Opinion

Keeping in fresh greens and saving the ALR

Morgan Ostler - Campbell River Mirror
Morgan Ostler
— image credit: Campbell River Mirror

If you only had one large tub, a small deck and less than six hours of light per day what herbs would you choose for a year round kitchen garden?

Here’s a suggestion that has worked for me. Try a combo of chives, sorrel and green onions.

You’ll find that chives are the most versatile herb in the pot.

They pop up in February and continue to produce through to November. Just keep clipping them back and they will shoot up new stems within a couple of weeks.

As the chive plant matures it will produce a much larger crop than you could possibly use so just chop up the surplus and toss it into a freezer bag.

When defrosted they don’t lose that rich green colour and will turn a dull looking dish into something special.

Sprinkle on a split baked potato, mix with a grated  slaw or brighten up an uninteresting slice of grilled cod with  chive and cream sauce.

Just remember to ensure the leaves are dry before they are stored in the bag.

This is same method you would use for freezing parsley and you will have an endless supply of greens to highlight the most humble meal.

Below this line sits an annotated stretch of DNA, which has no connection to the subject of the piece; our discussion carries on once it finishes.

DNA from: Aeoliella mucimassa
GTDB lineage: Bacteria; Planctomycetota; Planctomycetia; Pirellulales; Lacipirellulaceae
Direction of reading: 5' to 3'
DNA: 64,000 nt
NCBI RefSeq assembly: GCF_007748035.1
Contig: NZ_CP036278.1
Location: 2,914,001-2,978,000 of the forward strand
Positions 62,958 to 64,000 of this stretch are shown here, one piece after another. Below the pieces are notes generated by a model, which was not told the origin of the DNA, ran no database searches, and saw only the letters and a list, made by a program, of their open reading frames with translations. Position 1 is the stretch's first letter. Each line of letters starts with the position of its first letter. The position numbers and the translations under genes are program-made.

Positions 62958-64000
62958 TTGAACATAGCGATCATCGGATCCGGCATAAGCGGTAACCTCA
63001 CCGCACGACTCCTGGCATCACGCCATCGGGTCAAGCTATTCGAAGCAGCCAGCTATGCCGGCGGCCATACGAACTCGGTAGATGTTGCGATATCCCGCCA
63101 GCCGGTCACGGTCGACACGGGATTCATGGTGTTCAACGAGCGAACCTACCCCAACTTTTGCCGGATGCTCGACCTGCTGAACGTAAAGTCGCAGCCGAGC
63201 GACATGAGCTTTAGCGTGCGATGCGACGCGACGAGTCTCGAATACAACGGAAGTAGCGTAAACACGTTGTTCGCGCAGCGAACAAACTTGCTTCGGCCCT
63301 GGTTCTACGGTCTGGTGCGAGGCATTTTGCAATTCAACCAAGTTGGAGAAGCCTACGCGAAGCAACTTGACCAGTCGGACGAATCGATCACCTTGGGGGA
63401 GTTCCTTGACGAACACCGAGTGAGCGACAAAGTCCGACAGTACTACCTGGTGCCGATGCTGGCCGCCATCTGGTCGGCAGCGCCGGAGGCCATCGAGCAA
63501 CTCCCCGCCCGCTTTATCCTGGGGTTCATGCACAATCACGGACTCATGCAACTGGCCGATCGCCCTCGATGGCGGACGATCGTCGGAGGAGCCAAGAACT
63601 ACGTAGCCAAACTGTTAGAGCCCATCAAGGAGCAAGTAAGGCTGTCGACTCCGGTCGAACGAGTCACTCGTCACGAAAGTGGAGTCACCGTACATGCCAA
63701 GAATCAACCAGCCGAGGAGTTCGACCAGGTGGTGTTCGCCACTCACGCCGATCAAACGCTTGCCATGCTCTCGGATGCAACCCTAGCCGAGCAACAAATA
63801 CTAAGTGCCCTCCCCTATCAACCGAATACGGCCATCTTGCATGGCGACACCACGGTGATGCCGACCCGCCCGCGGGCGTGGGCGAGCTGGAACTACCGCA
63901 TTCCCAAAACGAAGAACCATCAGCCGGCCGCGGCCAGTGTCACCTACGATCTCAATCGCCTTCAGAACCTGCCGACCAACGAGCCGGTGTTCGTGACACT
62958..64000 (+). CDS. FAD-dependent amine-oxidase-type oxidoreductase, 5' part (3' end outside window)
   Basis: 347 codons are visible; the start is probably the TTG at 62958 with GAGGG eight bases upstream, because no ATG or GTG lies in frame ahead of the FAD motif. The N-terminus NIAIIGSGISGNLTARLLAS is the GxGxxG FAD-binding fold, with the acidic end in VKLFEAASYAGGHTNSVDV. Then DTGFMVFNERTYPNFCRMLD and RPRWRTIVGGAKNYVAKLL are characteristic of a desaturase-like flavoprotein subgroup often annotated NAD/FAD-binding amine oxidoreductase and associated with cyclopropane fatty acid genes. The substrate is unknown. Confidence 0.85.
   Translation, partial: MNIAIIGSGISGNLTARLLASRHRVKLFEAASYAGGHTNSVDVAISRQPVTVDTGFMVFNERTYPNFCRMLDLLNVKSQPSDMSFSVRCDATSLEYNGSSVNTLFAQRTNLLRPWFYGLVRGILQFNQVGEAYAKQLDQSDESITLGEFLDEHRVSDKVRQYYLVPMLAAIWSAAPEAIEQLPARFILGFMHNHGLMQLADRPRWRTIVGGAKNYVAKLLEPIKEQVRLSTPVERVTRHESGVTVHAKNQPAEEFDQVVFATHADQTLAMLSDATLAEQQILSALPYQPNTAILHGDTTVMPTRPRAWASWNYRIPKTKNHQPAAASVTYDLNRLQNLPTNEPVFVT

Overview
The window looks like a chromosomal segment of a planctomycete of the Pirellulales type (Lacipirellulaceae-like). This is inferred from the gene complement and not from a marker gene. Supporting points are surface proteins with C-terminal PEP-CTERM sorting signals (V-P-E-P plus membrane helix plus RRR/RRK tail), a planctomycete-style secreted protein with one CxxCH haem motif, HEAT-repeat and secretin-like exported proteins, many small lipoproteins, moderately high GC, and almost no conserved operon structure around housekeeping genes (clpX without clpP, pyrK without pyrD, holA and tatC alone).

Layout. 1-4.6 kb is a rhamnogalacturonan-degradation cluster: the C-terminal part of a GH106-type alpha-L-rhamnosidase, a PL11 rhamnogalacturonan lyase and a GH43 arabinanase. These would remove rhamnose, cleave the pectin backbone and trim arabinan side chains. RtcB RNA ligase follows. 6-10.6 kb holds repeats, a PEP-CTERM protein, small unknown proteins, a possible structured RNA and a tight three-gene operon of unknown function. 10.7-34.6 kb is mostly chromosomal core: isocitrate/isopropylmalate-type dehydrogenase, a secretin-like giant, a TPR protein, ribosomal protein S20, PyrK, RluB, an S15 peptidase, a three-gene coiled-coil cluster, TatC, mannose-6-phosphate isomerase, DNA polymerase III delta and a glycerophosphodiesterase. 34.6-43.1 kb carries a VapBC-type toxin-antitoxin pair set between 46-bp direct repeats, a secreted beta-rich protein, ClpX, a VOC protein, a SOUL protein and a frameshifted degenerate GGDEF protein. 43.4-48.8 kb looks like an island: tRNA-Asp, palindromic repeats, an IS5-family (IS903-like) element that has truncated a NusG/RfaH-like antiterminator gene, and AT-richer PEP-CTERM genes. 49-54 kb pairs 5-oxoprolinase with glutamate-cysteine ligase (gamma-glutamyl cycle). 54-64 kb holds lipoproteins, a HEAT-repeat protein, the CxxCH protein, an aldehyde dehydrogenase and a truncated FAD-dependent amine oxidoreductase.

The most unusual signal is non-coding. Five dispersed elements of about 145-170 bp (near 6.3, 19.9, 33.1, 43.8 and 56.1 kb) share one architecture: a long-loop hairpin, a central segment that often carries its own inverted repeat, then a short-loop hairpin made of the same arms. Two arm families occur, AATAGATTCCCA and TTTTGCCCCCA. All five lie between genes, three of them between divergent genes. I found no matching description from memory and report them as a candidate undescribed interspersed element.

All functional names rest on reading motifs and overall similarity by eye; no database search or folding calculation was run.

The other plant that keeps me in fresh salad greens almost year round is French sorrel.

It’s a cinch to grow, produces large crisp leaves, has a slightly lemony bite and behaves much like chives.

Just keep clipping it back and you’ll discover it’s a non stop producer.

The leaves are bright green but not crunchy so try mixing the sorrel with pale Iceberg lettuce and thin sticks of carrot or rutabaga.

Raising a crop of green onions is simple.

The secret to sustainable growth is to plant only a dozen bulbs at a time. Two or three weeks later plant another dozen and continue this alternating process from early spring to late autumn.

 

Those reading this column must care very much about quality soil and protection of farmland.

Mother Earth needs your help.

In this green province, just five per cent of the land is suitable for agriculture.

Forty years ago the government knew how important it was to protect this land and they created a provincial Agriculture Land Reserve.

Food security, food safety and local food production is more important today than it has ever been.

It is an irreplaceable resource  for all of us.

The present government has introduced Bill 24 which will irrevocably change the ALR and our food security.

The plan is to open the doors to  development on ALR  other than the area in the lower mainland, the Okanagan and Vancouver Island.

That means 90 per cent  of the outlying farmland will be managed by committees and lose its protection under the ALR.

What you can do to prevent such a loss is to write to the Premier and Minister of Agriculture or go to savethealr.ca and tell them to Kill Bill 24.

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